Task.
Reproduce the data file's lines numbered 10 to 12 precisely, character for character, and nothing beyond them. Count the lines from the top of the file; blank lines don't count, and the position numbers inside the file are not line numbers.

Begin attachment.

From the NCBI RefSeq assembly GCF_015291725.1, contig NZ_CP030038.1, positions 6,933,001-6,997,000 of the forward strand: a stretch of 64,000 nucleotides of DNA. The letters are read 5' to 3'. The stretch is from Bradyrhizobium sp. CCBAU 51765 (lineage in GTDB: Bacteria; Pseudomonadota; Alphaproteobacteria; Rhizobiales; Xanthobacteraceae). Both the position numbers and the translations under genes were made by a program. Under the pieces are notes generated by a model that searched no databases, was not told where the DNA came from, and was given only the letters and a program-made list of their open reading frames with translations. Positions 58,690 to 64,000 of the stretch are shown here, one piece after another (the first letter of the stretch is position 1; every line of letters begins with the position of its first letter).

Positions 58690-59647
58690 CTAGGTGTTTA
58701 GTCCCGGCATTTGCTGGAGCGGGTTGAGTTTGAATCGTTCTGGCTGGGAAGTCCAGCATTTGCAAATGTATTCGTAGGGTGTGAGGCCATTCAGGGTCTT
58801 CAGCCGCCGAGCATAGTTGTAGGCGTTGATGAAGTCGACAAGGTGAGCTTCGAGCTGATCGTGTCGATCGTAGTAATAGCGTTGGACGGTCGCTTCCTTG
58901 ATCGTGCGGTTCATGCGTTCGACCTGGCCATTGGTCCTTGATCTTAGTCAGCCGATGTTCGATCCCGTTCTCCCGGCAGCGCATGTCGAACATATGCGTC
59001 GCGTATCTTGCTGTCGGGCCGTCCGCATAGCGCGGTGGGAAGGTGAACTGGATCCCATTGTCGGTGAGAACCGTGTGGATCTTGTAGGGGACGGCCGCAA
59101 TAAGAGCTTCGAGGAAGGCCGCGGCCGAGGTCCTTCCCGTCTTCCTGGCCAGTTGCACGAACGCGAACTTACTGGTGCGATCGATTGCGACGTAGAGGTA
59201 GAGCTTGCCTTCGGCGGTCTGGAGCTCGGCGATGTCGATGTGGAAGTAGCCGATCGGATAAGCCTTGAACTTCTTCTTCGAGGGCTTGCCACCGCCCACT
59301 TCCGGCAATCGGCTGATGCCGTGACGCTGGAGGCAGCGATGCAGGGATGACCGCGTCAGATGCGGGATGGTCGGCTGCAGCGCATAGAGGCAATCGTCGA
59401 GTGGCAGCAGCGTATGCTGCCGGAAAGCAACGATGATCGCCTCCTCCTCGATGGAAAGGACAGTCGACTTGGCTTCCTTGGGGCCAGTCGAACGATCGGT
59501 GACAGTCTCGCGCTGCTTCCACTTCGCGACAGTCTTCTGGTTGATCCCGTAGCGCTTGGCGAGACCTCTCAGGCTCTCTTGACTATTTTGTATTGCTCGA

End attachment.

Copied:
59301 TCCGGCAATCGGCTGATGCCGTGACGCTGGAGGCAGCGATGCAGGGATGACCGCGTCAGATGCGGGATGGTCGGCTGCAGCGCATAGAGGCAATCGTCGA
59401 GTGGCAGCAGCGTATGCTGCCGGAAAGCAACGATGATCGCCTCCTCCTCGATGGAAAGGACAGTCGACTTGGCTTCCTTGGGGCCAGTCGAACGATCGGT
59501 GACAGTCTCGCGCTGCTTCCACTTCGCGACAGTCTTCTGGTTGATCCCGTAGCGCTTGGCGAGACCTCTCAGGCTCTCTTGACTATTTTGTATTGCTCGA